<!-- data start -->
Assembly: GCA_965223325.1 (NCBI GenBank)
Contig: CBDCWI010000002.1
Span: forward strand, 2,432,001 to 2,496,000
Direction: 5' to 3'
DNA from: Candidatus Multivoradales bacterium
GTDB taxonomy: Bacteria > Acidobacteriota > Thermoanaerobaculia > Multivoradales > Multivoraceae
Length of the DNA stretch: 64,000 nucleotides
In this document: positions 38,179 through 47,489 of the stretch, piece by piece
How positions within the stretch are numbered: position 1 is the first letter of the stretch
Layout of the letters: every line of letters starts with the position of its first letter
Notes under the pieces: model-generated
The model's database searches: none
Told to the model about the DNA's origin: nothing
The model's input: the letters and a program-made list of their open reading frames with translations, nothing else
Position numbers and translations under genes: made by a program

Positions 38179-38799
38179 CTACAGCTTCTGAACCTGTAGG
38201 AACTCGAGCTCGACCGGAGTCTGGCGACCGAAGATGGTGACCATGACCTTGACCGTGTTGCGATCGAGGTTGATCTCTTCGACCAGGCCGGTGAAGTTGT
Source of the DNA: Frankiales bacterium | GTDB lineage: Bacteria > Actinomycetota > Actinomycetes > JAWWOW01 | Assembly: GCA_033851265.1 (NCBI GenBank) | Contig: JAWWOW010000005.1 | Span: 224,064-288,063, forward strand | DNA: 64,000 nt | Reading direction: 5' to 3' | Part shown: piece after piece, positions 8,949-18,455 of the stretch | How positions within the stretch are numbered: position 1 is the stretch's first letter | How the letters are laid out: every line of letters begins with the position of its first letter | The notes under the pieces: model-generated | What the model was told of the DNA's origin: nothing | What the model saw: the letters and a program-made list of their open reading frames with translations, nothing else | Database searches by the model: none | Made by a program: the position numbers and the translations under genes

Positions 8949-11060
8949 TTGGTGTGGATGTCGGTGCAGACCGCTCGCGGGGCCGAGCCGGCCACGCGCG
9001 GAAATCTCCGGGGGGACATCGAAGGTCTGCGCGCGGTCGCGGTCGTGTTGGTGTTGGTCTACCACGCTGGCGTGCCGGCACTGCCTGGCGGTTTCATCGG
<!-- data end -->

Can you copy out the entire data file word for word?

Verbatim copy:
Assembly: GCA_965223325.1 (NCBI GenBank)
Contig: CBDCWI010000002.1
Span: forward strand, 2,432,001 to 2,496,000
Direction: 5' to 3'
DNA from: Candidatus Multivoradales bacterium
GTDB taxonomy: Bacteria > Acidobacteriota > Thermoanaerobaculia > Multivoradales > Multivoraceae
Length of the DNA stretch: 64,000 nucleotides
In this document: positions 38,179 through 47,489 of the stretch, piece by piece
How positions within the stretch are numbered: position 1 is the first letter of the stretch
Layout of the letters: every line of letters starts with the position of its first letter
Notes under the pieces: model-generated
The model's database searches: none
Told to the model about the DNA's origin: nothing
The model's input: the letters and a program-made list of their open reading frames with translations, nothing else
Position numbers and translations under genes: made by a program

Positions 38179-38799
38179 CTACAGCTTCTGAACCTGTAGG
38201 AACTCGAGCTCGACCGGAGTCTGGCGACCGAAGATGGTGACCATGACCTTGACCGTGTTGCGATCGAGGTTGATCTCTTCGACCAGGCCGGTGAAGTTGT
Source of the DNA: Frankiales bacterium | GTDB lineage: Bacteria > Actinomycetota > Actinomycetes > JAWWOW01 | Assembly: GCA_033851265.1 (NCBI GenBank) | Contig: JAWWOW010000005.1 | Span: 224,064-288,063, forward strand | DNA: 64,000 nt | Reading direction: 5' to 3' | Part shown: piece after piece, positions 8,949-18,455 of the stretch | How positions within the stretch are numbered: position 1 is the stretch's first letter | How the letters are laid out: every line of letters begins with the position of its first letter | The notes under the pieces: model-generated | What the model was told of the DNA's origin: nothing | What the model saw: the letters and a program-made list of their open reading frames with translations, nothing else | Database searches by the model: none | Made by a program: the position numbers and the translations under genes

Positions 8949-11060
8949 TTGGTGTGGATGTCGGTGCAGACCGCTCGCGGGGCCGAGCCGGCCACGCGCG
9001 GAAATCTCCGGGGGGACATCGAAGGTCTGCGCGCGGTCGCGGTCGTGTTGGTGTTGGTCTACCACGCTGGCGTGCCGGCACTGCCTGGCGGTTTCATCGG